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Top 100 Indians: #43 Johnny Allen

LGT's countdown of the greatest players in franchise history continues with Johnny Allen, a starter from the late 30’s teams.

Johnny Allen in 1939
Johnny Allen in 1939

John Thomas Allen

Starting Pitcher, 1936-1940

Height: 6'0" Weight: 180 lbs

Throws: Right; Bats: Right

How Acquired: Trade, December 11, 1935: Traded by the New York Yankees for Monte Pearson and Steve Sundra

Left Via: Sold, December 20, 1940: Sold to the St. Louis Browns for $20,000

Johnny Allen, was born in Lenoir, NC, the son of a police chief. When his mother was widowed shortly thereafter, his mother felt it would be best if he was cared for in an orphanage with two of his three siblings. He grew up in the Thomasville Baptist Orphanage and began to play baseball. After attending Thomasville High School, he became a bellboy at a hotel in Sanford, NC. Famous Yankee scout Paul Krichell (he signed Lou Gehrig and Tony Lazzerri to name two) met Allen there and after Allen noted he was a pitcher, he conducted a tryout and was offered a minor league contract.

Allen's first pro exposure came in 1928 (at age 23) and he played for three teams that year: Fayetteville (NC) Highlanders and Greenville (NC) Tobacconists of the Eastern Carolina League (Class D) and Raleigh (NC) Capitals of the Piedmont League (Class C). But his numbers were not all that special, 3.62 ERA in 189 IP and a WHIP of 1.492, mainly based on 90 walks.

He spent most of 1929 with the Asheville Tourists of the South Atlantic League (Class B) but he did make a single appearance with the Gadsden (AL) Eagles (Georgia-Alabama League, Class D). Again, he was effective as a starter, 20-12 with a 3.23 ERA in 256 IP, but he did not solve his wildness as he issued another 137 walks and finished with a 1.441 WHIP. This did not deter the Yankees as he got another promotion in 1930.

This would be his first extended stay out of his home state as he spent a full season with the Jersey City Skeeters of the International League (AA). The numbers did not fluctuate much from previous seasons, 3.98 ERA, 1.452 WHIP in 208 IP. So in 1931 he began the year again in Jersey City. But he finally showed some improvement that season and finished the season with the Toronto Maple Leafs (International League-AA). His combined numbers were 21-9, 3.02 ERA and a 1.236 WHIP. He even dropped his walk rate down to 3.6.

Joe McCarthy liked enough of what he saw in spring training of 1932 and he broke camp with the Yankees. His first start against the Red Sox wasn't pretty, five earned runs in just 1.2 innings, but he eventually became a regular starter by August. And although his ERA numbers were not super impressive, 3.70 ERA (110 ERA+), he led the league in winning percentage, .810, he won 17, lost just four and saved four games as well. Of his 21 starts, he completed 13 with three being shutouts and he led the league in H/9, 7.6, earning him enough votes to finish 14th in MVP voting. The win total was likely boosted because the regular Yankee lineup that year featured six, yes six, Hall of Famers: Bill Dickey, Tony Lazzeri, Joe Sewell, Earle Combs and of course Babe Ruth and Lou Gehrig. He only made one start against in the World Series against the Cubs that year, but didn't get out of the first, but the Yankees still won the game and finished the sweep.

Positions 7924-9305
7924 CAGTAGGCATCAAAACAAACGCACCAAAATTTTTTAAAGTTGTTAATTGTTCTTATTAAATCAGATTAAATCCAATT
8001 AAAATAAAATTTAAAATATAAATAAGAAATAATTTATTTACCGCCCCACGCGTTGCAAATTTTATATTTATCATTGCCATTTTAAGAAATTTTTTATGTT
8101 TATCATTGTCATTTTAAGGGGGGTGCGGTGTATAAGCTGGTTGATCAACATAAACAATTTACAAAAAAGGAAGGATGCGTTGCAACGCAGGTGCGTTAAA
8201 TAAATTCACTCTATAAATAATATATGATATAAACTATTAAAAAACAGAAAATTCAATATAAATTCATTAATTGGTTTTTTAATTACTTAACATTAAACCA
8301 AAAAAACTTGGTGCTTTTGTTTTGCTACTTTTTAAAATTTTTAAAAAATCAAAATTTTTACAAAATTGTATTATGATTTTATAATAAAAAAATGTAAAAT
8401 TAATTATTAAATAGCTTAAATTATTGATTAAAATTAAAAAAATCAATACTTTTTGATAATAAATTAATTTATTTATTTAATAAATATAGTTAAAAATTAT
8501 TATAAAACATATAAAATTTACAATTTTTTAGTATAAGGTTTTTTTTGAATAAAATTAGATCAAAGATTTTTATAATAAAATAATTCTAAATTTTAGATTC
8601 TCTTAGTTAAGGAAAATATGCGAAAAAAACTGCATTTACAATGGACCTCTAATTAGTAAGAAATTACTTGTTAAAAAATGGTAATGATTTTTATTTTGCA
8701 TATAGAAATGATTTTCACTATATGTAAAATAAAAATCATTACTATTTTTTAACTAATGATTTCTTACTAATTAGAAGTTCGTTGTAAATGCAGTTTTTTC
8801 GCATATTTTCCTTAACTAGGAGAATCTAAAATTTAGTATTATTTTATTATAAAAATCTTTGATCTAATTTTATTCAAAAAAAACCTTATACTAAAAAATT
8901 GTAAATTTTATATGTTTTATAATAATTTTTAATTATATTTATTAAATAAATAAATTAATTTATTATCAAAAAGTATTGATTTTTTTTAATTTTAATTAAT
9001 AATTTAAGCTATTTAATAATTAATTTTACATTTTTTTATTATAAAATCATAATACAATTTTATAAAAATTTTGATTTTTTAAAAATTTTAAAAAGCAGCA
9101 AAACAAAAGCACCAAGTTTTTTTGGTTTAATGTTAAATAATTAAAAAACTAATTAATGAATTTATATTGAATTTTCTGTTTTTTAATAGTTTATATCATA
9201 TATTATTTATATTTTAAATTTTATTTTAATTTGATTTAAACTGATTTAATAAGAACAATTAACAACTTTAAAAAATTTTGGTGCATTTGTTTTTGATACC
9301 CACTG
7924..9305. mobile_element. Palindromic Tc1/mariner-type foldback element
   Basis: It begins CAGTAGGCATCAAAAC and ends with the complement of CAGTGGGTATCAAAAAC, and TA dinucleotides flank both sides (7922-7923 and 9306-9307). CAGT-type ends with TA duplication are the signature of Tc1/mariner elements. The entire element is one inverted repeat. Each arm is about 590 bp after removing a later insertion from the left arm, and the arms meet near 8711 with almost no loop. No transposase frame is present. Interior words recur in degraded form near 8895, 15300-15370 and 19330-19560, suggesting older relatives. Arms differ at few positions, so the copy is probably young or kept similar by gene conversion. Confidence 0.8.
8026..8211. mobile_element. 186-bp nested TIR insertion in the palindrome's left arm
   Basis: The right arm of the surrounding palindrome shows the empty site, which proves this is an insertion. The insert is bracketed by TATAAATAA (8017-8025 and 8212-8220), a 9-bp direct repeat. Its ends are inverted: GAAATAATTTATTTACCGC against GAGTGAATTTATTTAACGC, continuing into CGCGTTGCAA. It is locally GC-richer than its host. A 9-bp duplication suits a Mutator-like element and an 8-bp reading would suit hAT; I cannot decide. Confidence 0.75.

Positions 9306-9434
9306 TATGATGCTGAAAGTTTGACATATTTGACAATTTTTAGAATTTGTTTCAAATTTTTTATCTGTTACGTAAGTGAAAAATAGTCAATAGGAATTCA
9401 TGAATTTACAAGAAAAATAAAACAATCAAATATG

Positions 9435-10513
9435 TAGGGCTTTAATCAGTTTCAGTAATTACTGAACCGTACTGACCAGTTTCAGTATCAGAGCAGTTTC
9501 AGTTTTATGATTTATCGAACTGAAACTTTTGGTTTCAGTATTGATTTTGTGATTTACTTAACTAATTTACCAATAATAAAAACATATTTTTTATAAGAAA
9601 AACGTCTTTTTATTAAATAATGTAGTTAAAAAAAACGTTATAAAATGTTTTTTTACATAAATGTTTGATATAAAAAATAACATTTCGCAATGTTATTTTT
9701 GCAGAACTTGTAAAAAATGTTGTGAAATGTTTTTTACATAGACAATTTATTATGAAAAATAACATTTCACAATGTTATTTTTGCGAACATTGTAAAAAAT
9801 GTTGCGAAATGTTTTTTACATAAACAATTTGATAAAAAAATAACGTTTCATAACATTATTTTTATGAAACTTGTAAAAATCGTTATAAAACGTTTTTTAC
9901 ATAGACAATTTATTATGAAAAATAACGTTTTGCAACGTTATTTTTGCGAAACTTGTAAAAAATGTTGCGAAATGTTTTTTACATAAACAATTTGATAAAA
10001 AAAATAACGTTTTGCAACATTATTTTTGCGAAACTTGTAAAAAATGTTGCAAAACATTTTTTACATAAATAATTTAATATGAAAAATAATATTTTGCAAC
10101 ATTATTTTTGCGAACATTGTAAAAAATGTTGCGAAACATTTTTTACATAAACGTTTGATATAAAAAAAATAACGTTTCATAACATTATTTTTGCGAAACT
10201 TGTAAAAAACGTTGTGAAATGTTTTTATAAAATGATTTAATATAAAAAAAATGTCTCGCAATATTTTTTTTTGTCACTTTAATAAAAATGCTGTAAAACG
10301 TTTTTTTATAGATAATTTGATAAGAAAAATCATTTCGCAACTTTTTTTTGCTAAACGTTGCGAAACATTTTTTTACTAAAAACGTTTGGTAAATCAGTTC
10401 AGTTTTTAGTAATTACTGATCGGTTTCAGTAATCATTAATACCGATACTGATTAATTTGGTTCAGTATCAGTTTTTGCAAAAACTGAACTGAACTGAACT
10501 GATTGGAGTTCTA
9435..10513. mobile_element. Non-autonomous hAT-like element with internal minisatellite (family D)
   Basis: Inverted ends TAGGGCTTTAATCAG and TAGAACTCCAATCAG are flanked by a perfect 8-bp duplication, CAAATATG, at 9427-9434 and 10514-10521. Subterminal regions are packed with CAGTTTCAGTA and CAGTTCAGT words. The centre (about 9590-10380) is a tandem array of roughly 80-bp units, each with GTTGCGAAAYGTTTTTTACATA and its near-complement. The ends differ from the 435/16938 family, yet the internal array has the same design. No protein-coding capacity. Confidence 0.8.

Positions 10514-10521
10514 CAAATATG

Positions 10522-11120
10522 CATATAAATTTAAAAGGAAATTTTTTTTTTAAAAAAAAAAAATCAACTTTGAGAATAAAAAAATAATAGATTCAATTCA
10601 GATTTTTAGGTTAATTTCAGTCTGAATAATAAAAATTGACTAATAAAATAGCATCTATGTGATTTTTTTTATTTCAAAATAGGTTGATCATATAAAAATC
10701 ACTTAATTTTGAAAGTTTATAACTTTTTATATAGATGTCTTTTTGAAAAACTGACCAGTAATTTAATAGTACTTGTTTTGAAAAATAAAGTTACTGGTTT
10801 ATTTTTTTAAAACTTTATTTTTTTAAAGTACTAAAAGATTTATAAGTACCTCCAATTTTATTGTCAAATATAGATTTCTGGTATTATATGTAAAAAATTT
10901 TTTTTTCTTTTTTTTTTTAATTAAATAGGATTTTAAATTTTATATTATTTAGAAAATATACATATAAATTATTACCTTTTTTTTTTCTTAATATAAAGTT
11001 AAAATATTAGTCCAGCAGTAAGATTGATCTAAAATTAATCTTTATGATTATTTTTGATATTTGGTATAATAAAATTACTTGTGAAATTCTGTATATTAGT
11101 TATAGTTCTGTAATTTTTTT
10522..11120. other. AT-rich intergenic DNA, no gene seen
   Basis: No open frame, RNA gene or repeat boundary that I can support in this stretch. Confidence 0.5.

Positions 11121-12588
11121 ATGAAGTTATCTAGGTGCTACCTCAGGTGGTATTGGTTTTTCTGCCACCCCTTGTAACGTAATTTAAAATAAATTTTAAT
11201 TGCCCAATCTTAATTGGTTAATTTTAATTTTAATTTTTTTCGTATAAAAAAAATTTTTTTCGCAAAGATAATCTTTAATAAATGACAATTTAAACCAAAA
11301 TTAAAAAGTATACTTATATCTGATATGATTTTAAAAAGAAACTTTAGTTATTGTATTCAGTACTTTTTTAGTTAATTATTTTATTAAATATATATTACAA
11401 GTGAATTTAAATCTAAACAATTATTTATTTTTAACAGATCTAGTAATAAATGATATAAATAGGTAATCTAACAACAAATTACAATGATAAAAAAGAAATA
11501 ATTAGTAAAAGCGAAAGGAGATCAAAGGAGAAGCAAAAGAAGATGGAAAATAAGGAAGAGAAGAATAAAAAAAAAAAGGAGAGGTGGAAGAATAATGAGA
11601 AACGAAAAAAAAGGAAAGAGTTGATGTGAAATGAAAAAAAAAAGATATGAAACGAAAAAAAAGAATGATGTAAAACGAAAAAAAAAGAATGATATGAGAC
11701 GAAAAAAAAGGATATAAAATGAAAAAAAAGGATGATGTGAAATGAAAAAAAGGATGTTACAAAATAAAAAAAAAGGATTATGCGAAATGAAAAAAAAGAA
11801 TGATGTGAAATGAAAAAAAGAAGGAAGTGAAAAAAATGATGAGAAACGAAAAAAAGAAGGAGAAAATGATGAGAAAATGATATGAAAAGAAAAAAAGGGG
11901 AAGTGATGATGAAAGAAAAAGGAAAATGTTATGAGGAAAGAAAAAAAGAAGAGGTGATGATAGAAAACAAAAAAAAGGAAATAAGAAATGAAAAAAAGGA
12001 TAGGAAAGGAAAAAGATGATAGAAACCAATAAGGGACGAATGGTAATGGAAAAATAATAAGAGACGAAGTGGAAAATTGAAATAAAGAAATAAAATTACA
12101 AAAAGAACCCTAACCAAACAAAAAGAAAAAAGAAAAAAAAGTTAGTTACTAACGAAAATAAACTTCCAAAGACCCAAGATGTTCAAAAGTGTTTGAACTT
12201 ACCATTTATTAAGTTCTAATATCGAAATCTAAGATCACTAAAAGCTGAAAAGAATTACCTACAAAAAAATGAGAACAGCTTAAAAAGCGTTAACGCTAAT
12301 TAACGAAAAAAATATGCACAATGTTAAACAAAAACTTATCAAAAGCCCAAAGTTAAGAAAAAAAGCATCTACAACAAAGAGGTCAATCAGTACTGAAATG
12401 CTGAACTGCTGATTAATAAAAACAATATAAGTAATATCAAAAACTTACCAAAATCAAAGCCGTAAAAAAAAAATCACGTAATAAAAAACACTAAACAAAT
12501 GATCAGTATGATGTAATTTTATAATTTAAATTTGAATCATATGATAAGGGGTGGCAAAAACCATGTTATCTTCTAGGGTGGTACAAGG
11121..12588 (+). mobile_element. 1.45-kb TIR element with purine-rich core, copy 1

His fastball was lively and he threw a good curve, but his best attribute was that he threw from multiple arm angles. This obviously also contributed to the high walk rates in his career. But Allen was also a fierce competitor. He hated losing, and sometimes that would carry over to after games. He was known to throw furniture, etc. and teammates steered clear of him. He always felt he was better than his other Yankee hurlers, complained about not being used enough (he never exceeded 200 innings for the Yankees), held out for more money and missed most of 1934 with a sore arm. And even though he finished 13-6 with a 3.61 ERA, completed 12 of 23 starts, led the league with a 8.0 H/9 and 6.1 K/9, and finished 18th in MVP voting in 1935, the Yankees had had enough of his shenanigans and dealt him to the Tribe for pitchers Monte Pearson and Steve Sundra in December.

He rewarded the Indians for that trade in 1936, going 20-10, completing 19 of his 31 starts with four shutouts, a 3.44 ERA (149 ERA+) in 243 IP, 7.0 WAR and leading the league with a 6.1 K/9. Sadly the Tribe only finished in fifth place that season and he did not receive any MVP votes. It was also during this season that his temper became league wide knowledge. Opposing managers noticed Allen lost focus when opponents needled him. Every team in the league started doing this and Allen got so incensed at Tiger coach Del Baker, the umpires had to restrain him. The Indians even petitioned the league office about the heckling to no avail.

Allen continued his dominance in 1937. He missed about six weeks in June and July due to appendicitis, but headed into his final start on October 3 with a 15-0 record in 19 starts. He had a chance to tie Walter Johnson's consecutive victory record and finish the season with a perfect 16-0 record. After allowing a leadoff double to Pete Fox, Hank Greenberg hit a grounder that went through third baseman Odell Hale's legs, allowing a run to score. Allen would lose the game 1-0 mainly because the Tribe was one-hit by Jake Wade. But Allen blamed the loss solely on Hale and had to be restrained by manager Steve O'Neill twice after the game. His winning percentage of .938 is the best in Tribe history and led the league that year. He had a sparkling 2.55 ERA in 173 IP and completed 14 of his 20 starts. That ERA was good enough for third in league, a staggering 176 ERA+ and a 6.4 WAR. He finished 13th in MVP voting on a fifth place club.